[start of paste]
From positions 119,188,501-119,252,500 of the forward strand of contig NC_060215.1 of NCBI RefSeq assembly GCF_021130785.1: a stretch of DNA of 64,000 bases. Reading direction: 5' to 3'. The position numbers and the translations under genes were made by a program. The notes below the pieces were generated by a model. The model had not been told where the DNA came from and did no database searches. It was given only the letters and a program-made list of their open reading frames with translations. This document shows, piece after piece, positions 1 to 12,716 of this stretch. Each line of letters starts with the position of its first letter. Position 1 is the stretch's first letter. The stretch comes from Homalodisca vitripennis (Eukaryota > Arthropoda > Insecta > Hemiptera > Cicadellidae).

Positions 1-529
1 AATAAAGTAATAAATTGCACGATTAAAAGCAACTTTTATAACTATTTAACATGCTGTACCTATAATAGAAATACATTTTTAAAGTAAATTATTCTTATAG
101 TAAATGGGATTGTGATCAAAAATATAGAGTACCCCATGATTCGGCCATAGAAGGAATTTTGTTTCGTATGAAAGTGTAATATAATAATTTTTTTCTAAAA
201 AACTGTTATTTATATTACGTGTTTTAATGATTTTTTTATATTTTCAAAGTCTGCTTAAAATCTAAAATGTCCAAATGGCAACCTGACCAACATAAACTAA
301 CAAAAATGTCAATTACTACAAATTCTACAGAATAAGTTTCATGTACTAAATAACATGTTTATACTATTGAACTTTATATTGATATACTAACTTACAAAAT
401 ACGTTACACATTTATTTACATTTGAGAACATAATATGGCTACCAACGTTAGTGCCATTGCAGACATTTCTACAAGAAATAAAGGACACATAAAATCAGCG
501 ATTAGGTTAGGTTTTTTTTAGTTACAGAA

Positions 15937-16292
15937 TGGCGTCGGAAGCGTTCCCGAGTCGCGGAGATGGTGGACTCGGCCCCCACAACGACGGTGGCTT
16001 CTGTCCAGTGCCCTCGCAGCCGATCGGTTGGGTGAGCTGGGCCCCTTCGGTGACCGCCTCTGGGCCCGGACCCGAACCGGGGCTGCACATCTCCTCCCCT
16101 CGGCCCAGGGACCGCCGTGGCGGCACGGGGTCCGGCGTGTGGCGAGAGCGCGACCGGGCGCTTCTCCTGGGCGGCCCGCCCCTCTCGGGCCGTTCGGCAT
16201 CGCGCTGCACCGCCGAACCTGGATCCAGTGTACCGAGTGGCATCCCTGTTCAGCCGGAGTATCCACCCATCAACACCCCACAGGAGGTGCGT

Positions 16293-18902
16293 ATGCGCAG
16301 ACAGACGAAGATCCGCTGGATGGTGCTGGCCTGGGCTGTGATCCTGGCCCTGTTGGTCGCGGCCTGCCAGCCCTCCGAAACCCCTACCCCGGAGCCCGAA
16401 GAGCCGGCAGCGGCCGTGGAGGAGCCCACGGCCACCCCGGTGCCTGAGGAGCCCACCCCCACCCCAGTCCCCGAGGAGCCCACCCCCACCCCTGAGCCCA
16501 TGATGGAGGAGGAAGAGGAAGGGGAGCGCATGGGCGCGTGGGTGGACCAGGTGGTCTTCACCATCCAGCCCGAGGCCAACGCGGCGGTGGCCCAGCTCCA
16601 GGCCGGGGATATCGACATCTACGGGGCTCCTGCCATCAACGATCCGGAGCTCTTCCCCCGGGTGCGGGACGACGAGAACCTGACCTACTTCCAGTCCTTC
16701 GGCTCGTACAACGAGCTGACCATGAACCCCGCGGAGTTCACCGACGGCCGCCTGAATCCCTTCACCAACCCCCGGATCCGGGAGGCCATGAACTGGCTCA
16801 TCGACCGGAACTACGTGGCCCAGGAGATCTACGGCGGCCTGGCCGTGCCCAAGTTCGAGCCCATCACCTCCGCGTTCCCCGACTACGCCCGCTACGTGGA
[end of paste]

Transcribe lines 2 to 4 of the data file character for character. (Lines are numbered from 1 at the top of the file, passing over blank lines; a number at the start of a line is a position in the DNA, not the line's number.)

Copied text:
Positions 1-529
1 AATAAAGTAATAAATTGCACGATTAAAAGCAACTTTTATAACTATTTAACATGCTGTACCTATAATAGAAATACATTTTTAAAGTAAATTATTCTTATAG
101 TAAATGGGATTGTGATCAAAAATATAGAGTACCCCATGATTCGGCCATAGAAGGAATTTTGTTTCGTATGAAAGTGTAATATAATAATTTTTTTCTAAAA